Sam1 tells us, “I took a room in Nabaa.’2 Most of the time, I left the front door open because it was a shared house. My neighbors would take advantage of that, coming into the house and practicing disgusting forms of harassment and satisfying themselves sexually. In the streets, I am stalked, insulted, and mocked. The worst part is that I can do nothing about it. I can’t even speak up, I must stay silent and give them whatever they want. All this because I am a trans woman and my papers in Lebanon are not in order. One day, two men kidnapped me while I slept on the street, and once they found out I was trans they raped and beat me. After that, I decided to find myself a house even though I had no money. When I found a place, I couldn’t pay rent so the landlord started sleeping with me and raping me for not paying the rent. That is not to speak of taxi drivers, or coming home late at night. Whenever I am checking a place I intend to rent, I have to come up with a hundred story and a hundred strategy to avoid being harassed. When I refuse to sleep with people, they don’t let me rent the place. And that is but a fraction of what trans women face.”

Sam is a transwoman who survived numerous instances of discrimination and violence. Cismen3 see transwomen as deviant or an object to vent their sexual frustration and anger, to mistreat and insult whenever they please. Ciswomen, on the other hand, distrust them, regarding them as men trying to force their way into women spaces, or to claim their identity for sympathy. That is not to speak of homosexuals who regard trans people as their servants, and an exaggerated expression of their own selves, or as people with mental health issues, thereby reproducing the same stigma that they had previously suffered from.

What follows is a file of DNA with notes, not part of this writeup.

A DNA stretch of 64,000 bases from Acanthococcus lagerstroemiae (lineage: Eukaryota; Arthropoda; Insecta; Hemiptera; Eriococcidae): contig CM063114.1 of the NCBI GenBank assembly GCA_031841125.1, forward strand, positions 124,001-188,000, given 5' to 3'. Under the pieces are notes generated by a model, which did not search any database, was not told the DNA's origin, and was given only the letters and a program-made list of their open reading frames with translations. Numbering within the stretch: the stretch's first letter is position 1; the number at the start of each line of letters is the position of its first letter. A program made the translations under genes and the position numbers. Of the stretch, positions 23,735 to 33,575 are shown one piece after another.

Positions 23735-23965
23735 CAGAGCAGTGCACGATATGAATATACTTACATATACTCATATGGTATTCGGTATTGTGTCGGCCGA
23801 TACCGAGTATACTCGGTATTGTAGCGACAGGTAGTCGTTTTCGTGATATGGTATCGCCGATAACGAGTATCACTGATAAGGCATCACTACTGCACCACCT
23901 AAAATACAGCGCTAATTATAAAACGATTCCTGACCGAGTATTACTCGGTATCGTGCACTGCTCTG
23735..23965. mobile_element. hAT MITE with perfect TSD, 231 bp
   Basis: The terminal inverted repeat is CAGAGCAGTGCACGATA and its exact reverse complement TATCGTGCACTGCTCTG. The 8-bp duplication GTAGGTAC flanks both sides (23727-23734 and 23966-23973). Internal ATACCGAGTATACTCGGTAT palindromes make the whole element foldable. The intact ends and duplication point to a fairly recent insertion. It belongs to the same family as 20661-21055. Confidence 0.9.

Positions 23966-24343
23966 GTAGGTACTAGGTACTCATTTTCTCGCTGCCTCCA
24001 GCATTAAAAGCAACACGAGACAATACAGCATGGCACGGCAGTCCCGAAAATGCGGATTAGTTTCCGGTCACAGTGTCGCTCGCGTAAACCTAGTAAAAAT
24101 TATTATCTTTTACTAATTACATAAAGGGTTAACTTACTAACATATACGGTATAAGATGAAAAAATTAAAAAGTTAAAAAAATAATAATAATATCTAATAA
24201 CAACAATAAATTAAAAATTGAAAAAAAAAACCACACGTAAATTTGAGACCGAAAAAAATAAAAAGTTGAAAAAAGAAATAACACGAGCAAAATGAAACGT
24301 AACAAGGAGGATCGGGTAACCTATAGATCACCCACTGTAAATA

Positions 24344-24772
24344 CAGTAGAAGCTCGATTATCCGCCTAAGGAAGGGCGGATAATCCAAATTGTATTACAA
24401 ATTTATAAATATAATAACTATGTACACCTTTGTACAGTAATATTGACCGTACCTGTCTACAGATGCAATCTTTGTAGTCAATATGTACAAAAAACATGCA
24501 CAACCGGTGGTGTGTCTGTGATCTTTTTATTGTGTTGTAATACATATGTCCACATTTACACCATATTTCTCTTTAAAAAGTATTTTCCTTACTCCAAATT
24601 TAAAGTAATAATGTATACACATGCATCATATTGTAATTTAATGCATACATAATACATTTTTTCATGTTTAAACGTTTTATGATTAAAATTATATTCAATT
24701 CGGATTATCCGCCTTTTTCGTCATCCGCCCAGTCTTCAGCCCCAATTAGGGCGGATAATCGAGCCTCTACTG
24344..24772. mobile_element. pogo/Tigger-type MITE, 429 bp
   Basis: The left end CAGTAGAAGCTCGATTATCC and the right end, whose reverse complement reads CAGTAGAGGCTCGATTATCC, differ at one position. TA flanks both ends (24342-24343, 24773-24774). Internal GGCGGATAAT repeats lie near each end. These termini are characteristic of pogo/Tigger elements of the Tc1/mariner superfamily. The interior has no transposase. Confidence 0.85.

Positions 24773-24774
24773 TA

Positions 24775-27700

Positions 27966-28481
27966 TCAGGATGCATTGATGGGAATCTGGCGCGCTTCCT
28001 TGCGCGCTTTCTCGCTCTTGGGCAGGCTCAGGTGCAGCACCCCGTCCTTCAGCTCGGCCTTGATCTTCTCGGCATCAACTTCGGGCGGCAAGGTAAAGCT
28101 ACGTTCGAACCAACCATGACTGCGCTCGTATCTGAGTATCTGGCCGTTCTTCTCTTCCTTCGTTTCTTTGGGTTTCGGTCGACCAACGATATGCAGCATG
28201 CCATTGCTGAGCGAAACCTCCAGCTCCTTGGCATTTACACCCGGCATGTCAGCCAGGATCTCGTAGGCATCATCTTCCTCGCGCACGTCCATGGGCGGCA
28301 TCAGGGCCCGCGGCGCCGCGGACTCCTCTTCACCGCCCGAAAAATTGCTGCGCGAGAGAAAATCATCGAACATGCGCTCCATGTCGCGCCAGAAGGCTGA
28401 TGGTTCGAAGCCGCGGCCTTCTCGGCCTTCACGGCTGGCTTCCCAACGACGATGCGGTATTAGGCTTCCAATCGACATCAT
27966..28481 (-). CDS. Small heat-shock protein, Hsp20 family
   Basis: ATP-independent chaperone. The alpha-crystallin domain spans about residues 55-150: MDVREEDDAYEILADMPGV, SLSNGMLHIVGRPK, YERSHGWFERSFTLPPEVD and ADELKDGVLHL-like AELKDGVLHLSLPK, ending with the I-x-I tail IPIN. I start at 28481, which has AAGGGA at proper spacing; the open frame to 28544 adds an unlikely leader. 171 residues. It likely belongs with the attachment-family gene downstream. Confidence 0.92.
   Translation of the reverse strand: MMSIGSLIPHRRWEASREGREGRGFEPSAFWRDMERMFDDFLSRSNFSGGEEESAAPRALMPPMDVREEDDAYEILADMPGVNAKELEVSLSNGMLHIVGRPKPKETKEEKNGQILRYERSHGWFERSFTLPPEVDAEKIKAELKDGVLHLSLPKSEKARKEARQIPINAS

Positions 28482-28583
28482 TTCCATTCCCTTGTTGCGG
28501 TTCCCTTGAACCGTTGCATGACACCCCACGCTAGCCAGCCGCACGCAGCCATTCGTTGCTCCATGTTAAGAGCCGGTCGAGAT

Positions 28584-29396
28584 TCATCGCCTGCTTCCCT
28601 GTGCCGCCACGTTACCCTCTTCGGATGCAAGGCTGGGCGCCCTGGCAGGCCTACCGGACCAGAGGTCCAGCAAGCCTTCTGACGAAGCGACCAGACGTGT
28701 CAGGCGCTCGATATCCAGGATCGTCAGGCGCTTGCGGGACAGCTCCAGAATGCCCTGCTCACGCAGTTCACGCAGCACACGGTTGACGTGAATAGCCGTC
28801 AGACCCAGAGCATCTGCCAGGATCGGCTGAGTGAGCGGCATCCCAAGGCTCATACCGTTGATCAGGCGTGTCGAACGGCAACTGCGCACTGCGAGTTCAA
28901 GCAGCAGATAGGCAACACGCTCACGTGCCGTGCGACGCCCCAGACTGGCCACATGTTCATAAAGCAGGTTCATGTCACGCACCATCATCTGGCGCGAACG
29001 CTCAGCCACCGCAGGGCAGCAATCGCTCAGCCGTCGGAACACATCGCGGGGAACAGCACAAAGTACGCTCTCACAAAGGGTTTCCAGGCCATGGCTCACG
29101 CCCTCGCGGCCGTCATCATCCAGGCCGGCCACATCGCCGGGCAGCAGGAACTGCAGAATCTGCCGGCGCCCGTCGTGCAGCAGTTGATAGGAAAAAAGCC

From here we move to intimate relationships and finding the right partner. We are witnessing an increase in various forms of emotional, sexual, and financial exploitation under the guise of “love.” Some trans people came to Lebanon to escape repression and marginalization and seek asylum status from the United Nations Higher Commissioner for Refugees (UNHCR). This particularly vulnerable population is being exploited by partners, whether for the purpose of securing a travel opportunity, forcing them into sex work, or to even split the $200 stipend provided by the UNHCR, that is not to mention sexual exploitation that they suffer from in bed. According to Bahjat’s4 testimony, “She5 used to love me a lot. We met in Beirut and our relationship developed. I was in dire need for someone to be by my side, to support me. After a while, she proposed that we become partners officially, we dated and lived together. I had applied for refugee status at the UNHCR. In our intimate relationship, she was always cold and distant. I used to feel that she didn’t want to have sex with me, and when she did, it felt like she was raping me. I added her to my file at the UNHCR so that we could travel together. Eventually, the UNHCR called me and told me that my travel request was accepted. We were both ecstatic. Three months later we travelled, and the moment we arrived she slapped me and said: ‘You pervert, you think I actually loved you? I used you to travel and live in Lebanon. Don’t be disgusting.’ She broke up with me then and there, leaving the airport with a man that was waiting for her. She destroyed me and exploited my situation for her own self-interest.”

The question here is: Is this the price we must pay for accepting ourselves? Or is it the punishment for something we were born with?

Our struggle to access social services